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  HOME > Characteristics of Fine Ceramics > Thermal - Heat Resistance 
Thermal
Heat Resistance Thermal Expansion Thermal Conductivity
Heat Resistance
Conventional ceramics, including bricks and tiles, are well known for their ability to withstand high temperatures. Nonetheless, Fine Ceramics (also known as “advanced ceramics”) are more heat resistant than these materials by far. While aluminum begins to melt at approximately 660oC (approx. 1,220oF), alumina Fine Ceramics only begin to melt or decompose at temperatures above 2,000oC (approx. 3,632oF).


Applications: Engine components and foundry / smelting components.

Description
Heat and Thermal Shock Resistance
The heat resistant properties of Fine Ceramics are measured by the temperatures at which they begin to melt, and by their levels of thermal shock resistance. Thermal shock resistance refers to a material's ability to withstand rapid changes in temperature. Silicon nitride, a particularly heat tolerant material, displays superior resistance to thermal shock, as tested by heating the material to 550oC (1,022oF) and then rapidly cooling it by dropping it into water. Silicon nitride is thus suitable for applications involving extreme temperature variations, and in high-temperature industries such as metal manufacturing and energy generation.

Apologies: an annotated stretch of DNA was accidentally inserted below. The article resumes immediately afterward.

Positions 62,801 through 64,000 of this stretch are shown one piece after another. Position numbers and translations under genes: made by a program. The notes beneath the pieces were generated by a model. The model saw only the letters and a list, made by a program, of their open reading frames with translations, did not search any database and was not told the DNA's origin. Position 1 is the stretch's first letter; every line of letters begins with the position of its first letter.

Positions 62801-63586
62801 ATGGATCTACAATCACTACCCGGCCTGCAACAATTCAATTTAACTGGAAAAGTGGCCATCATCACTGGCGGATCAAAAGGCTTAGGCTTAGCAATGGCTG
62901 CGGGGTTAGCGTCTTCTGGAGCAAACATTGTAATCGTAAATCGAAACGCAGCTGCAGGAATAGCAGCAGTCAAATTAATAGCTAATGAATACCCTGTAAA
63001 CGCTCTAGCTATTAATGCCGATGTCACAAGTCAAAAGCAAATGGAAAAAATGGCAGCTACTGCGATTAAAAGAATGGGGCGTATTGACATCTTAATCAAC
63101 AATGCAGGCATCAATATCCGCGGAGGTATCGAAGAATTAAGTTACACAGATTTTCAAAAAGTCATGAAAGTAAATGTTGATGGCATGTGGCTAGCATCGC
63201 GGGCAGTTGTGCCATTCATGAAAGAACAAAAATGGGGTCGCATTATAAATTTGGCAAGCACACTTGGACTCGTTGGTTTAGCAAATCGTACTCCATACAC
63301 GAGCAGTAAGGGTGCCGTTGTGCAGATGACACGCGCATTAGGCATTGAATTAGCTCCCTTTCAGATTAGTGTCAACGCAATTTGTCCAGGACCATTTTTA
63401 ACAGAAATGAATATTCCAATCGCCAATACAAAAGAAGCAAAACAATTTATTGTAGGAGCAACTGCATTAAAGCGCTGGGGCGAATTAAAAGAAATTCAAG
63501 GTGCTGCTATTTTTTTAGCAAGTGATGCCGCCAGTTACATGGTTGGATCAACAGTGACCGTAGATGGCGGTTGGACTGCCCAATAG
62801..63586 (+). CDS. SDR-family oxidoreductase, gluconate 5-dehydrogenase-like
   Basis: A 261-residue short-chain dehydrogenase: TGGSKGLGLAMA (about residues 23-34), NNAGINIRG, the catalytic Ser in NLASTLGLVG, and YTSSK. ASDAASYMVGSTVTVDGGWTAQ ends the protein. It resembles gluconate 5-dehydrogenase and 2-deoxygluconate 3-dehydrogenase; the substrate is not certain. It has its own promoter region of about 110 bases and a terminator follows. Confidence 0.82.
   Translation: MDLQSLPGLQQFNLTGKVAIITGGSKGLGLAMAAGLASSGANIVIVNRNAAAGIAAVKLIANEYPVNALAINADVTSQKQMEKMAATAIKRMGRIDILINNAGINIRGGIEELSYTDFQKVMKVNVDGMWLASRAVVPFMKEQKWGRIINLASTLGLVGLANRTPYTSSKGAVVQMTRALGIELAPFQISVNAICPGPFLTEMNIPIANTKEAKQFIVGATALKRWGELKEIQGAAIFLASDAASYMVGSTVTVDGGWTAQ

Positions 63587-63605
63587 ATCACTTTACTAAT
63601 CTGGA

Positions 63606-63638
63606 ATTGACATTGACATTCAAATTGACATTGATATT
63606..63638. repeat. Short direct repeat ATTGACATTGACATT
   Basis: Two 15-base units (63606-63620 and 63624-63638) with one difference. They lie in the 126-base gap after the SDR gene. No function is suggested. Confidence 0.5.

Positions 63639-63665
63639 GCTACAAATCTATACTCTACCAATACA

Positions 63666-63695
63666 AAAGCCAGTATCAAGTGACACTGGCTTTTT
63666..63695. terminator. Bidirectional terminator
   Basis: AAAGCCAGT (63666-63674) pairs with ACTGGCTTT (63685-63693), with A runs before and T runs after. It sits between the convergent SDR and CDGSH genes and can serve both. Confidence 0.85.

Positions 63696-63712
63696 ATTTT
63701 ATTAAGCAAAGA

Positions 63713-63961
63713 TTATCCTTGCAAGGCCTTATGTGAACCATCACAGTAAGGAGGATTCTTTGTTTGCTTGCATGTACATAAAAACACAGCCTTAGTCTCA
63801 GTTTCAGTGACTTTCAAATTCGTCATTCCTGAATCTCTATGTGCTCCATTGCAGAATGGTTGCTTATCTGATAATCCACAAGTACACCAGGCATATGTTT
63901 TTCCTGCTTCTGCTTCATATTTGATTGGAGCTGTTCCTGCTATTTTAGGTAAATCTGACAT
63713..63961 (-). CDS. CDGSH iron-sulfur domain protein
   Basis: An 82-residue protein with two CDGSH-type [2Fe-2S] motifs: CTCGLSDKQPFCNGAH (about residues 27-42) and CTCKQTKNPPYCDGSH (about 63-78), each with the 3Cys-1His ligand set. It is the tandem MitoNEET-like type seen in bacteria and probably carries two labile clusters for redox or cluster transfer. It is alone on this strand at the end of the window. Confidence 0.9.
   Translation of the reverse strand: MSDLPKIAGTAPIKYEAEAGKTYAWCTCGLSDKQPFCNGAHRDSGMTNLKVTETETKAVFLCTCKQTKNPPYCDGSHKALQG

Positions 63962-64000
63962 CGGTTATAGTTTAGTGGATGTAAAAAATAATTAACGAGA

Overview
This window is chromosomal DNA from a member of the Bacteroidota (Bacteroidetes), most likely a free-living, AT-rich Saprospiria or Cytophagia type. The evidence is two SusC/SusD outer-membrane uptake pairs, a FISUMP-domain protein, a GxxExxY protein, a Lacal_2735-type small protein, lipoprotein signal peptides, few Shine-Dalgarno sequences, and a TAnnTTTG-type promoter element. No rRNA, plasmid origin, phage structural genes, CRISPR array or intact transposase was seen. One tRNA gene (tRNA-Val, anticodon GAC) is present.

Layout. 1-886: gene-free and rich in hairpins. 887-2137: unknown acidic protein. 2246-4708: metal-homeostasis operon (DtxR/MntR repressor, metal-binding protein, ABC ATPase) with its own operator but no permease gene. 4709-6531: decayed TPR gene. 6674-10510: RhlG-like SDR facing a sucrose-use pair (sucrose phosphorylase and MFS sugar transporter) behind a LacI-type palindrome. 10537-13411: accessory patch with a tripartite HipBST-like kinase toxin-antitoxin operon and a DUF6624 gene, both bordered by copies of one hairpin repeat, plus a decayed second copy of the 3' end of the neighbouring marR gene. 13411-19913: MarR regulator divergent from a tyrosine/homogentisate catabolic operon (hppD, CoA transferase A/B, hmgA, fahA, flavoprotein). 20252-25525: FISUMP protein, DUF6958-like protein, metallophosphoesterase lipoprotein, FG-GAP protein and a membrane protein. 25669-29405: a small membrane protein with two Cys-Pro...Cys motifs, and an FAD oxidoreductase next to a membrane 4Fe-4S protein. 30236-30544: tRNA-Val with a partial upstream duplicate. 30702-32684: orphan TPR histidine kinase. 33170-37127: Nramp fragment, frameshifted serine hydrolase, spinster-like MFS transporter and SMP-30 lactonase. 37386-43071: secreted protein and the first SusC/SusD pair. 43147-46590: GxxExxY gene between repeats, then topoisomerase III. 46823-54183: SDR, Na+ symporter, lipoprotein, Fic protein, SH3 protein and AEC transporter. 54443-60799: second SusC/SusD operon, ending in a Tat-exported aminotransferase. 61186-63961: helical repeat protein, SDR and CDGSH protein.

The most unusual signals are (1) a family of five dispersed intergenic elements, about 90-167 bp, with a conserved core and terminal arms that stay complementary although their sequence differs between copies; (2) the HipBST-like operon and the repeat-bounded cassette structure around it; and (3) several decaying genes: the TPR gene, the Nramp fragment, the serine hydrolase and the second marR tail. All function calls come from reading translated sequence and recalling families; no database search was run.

Thermal Shock Resistance (Water Immersion Test)
Image : Thermal Shock Resistance (Water Immersion Test)  Silicon Nitride550°C, Silicon Carbide400°C, Zirconia300°C, Alumina200°C (Measuring method / JIS R 1648-2002)
  For more information, please see Excerpt of Graph Values.
Image : Testing method of thermal shock resistance Test piece 3×4×35mm, Water30゚C / 80゚C


Testing Thermal Shock Resistance

A material's thermal shock resistance is determined by the difference between the peak temperature of the Fine Ceramic which was heated, rapidly cooled, and then fractured, and that of the cooling media. Stresses are generated by temperature differences between the interior and surface of a test piece, which occur during rapid cooling. When these stresses exceed the strength of the Fine Ceramic, fracturing occurs. These temperature differences are determined by the thermal conductivity of ceramics, as well as the coefficient of heat transfer between the Fine Ceramic and the cooling media. In addition, the stresses generated are determined by multiplying Young's modulus, the coefficient of thermal expansion, and the temperature differences between the interior and surface of the Fine Ceramic.

Related links
Learning About Fine Ceramics
   
Fine Ceramics in Daily Life
Heat Resistance Thermal Expansion Thermal Conductivity
   
 
The term "Fine Ceramics" is interchangeable with "advanced ceramics," "technical ceramics" and "engineered ceramics." Use varies by region and industry.
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